Can I bequeath my pets in my will?
The other day, a client sent me his draft will to review. Amongst other things, he had bequeathed his dog to his sister-in-law. This raised a two interesting issues.
The first question was why would he want to do that? Those of you who love your pets as children may want to ensure that a close family member agrees to care for them in the event of your death. It may then be appropriate (though not necessary) to include the bequest in your will.
Then we must ask whether this can be done, and the answer is simply yes, even though the dog was not named, it was still identifiable as being the dog owned by him at the time of death.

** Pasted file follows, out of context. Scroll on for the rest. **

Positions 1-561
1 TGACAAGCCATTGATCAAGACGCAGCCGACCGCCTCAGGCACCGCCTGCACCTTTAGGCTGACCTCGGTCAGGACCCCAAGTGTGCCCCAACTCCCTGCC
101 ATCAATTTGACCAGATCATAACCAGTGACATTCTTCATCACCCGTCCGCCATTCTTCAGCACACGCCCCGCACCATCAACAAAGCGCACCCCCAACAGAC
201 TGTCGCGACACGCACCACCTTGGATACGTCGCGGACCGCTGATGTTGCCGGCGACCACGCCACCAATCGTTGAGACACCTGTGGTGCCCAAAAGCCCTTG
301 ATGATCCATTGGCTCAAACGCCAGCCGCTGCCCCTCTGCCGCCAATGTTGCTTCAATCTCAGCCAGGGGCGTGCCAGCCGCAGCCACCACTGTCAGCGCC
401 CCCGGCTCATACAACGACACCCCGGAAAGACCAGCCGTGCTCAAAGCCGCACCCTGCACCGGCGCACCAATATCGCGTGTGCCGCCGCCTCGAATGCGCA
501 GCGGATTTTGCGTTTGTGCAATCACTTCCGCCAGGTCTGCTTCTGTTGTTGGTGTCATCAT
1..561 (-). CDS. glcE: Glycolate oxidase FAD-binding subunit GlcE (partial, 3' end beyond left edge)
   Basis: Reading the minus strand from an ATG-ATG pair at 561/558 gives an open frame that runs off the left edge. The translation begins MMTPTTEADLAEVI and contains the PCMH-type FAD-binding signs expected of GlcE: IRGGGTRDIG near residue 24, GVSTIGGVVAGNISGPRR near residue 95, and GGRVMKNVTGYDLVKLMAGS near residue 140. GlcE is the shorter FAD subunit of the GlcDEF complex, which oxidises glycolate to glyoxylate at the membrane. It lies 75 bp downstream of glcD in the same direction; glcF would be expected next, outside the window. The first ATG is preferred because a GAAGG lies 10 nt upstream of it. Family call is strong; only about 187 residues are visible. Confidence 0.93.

Next was the question of Estate Duty. Let’s say that the dog had a long pedigree and was worth R50 000. Would that form part of his estate for Estate Duty purposes? Hmmm. I’m not sure about that one. I think it would and my logic goes like this –
Someone realises that he is dying and seeks to avoid Estate Duty, so he sends his family out to buy as many highly pedigreed dogs and cats as they can find. They manage to spend R500 000 and voila! that little exercise saved R100 000 Estate Duty. Clearly this flies against the intention of the Estate Duty Act and I think a judge would find against the deceased estate. The question is, would it ever get before a judge? I doubt it.